Pakistan Now ‘One Of The Most Water-Stressed Countries In The World’ As ‘Demand Exceeds Supply’


(Credit: Agha Waseem Ahmed / My Shot)

(Credit: Agha Waseem Ahmed / My Shot)

With fewer than 1,000 cubic meters of water available per person, Pakistan is “one of the most water-stressed countries in the world” according to a new report from the Asian Development Bank (ADB).

The report covers a range of economic concerns for the country, but its conclusion notes that “boosting agricultural productivity and strengthening food security” will require “improving the management, storage, and pricing of water for irrigation.” 80 percent of Pakistan’s farms are currently irrigated, and the report estimates that the right reforms could double their productivity.

But standing in between Pakistan and that goal is a wealth of challenges. As The Atlantic reports, two-thirds of the country’s population is under 30 and has already grown enormously over the last few decades. By 2030, it’s projected to boom from 180 million residents to 256 million. Climate change is also reducing water flow in the Indus River — Pakistan’s main source of fresh water — resulting in a pincer move that’s rapidly depleting the country’s water supplies. From the ADB’s report:

Water demand exceeds supply, which has caused maximum withdrawal from reservoirs. At present, Pakistan’s storage capacity is limited to a 30-day supply, well below the recommended 1,000 days for countries with a similar climate. Climate change is affecting snowmelt and reducing flows into the Indus River, the main supply source. Increases in storage capacity to manage periods of low snowmelt and low rainfall are required, as well as the rehabilitation of the distribution system to reduce losses.

The Atlantic notes that water shortages are threatening to spark mass demonstrations in Abbottabad — over 5,000 homes in the city went without sufficient water in the hottest months of this year. Political leaders, parties, and organizations within the country are already pointing fingers at one another, and militant Pakistani groups went so far as to accuse neighboring India of “water terrorism.” All of which is a microcosm for why an international poll by Pew found that populations around the world view climate change as their number one threat, and why the U.S. military’s Quadrennial Defense Review called climate change “an accelerant of instability or conflict.”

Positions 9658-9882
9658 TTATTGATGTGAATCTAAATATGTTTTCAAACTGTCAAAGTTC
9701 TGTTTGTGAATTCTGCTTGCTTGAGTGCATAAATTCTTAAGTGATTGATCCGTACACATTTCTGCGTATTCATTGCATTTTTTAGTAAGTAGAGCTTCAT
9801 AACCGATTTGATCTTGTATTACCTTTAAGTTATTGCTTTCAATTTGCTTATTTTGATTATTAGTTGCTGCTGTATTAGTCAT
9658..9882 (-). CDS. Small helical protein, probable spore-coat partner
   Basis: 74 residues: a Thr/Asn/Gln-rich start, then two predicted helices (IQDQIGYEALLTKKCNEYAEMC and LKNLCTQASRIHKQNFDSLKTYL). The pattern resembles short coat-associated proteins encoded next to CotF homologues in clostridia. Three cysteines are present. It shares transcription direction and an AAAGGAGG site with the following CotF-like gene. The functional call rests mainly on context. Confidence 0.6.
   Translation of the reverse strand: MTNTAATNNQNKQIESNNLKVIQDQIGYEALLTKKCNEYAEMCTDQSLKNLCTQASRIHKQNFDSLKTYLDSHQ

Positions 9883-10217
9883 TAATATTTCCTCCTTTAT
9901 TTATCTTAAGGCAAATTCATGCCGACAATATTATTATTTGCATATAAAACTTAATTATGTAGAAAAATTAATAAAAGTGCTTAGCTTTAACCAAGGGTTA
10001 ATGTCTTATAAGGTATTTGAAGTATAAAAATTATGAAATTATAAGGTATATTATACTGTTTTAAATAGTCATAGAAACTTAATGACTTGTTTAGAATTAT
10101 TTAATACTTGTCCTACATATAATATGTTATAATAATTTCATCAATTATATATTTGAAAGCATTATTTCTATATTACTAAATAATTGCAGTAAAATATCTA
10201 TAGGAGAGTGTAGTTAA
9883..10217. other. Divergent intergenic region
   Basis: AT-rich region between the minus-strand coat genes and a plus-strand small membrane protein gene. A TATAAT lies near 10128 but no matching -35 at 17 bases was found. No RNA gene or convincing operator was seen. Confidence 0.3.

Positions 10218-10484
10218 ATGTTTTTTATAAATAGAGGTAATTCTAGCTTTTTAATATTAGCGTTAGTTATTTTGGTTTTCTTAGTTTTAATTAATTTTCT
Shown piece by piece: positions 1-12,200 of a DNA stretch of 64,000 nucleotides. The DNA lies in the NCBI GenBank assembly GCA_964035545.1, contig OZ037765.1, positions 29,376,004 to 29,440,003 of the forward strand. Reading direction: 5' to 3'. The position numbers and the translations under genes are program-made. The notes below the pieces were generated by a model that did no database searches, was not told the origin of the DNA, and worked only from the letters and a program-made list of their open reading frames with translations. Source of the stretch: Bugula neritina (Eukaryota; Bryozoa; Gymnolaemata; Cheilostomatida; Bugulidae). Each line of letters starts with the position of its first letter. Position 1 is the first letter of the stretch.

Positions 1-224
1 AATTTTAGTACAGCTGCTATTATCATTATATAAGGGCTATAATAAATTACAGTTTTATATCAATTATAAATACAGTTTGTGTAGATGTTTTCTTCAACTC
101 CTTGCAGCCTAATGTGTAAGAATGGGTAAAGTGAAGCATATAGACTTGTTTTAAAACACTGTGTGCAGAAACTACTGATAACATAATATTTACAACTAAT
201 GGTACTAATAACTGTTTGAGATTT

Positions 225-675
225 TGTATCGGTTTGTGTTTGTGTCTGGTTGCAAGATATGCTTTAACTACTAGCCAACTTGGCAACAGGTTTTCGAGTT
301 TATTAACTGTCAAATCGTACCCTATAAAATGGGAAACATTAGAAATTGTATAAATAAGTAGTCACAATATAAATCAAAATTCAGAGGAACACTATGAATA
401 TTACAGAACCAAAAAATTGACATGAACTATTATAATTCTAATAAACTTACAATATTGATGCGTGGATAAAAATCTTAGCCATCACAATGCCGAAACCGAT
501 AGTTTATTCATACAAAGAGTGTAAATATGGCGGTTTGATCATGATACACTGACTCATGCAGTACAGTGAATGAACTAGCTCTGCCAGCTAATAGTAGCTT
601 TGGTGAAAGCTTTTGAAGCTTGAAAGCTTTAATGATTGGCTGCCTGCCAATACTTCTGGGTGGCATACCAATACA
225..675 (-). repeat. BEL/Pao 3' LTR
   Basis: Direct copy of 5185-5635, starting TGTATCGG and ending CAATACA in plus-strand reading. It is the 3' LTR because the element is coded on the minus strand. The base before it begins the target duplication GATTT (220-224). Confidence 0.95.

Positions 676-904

The pressure is driving Pakistan’s government to protest India’s construction of a series of dam’s on the Indus River. They would lie in India’s territory but sit upstream from Pakistan, thus possibly constricting its water flow. Pakistan is also pushing to renegotiate the terms of the 1960 Indus Water Treaty, which governs how India and Pakistan share the flow from the six rivers of the Indus Basin. It’s an international-scale mirror of a brewing slew of legal conflicts between different U.S. states — such as Texas, Oklahoma, and New Mexico — over water access to shared rivers. The Pakistan-India dispute is currently being reviewed by the International Court of Arbitration in The Hague.

As both the ADB’s report and The Atlantic point out, outside of altering the treaty — an unlikely prospect, given India’s reluctance — Pakistan has a few other options. Pricing and management of water resources is especially dysfunctional in Asia and North Africa, and Pakistan is no exception; its agricultural industry is notorious for inefficient irrigation and drainage practices. The ADB report cites “anecdotal evidence” that “agricultural productivity could be doubled with appropriate reform.” There’s also the Memorandum of Understanding between the Karachi Water and Sewage board and the China International Water and Electric Corporation, which aims to make that Pakistani city’s water supply self-sufficient.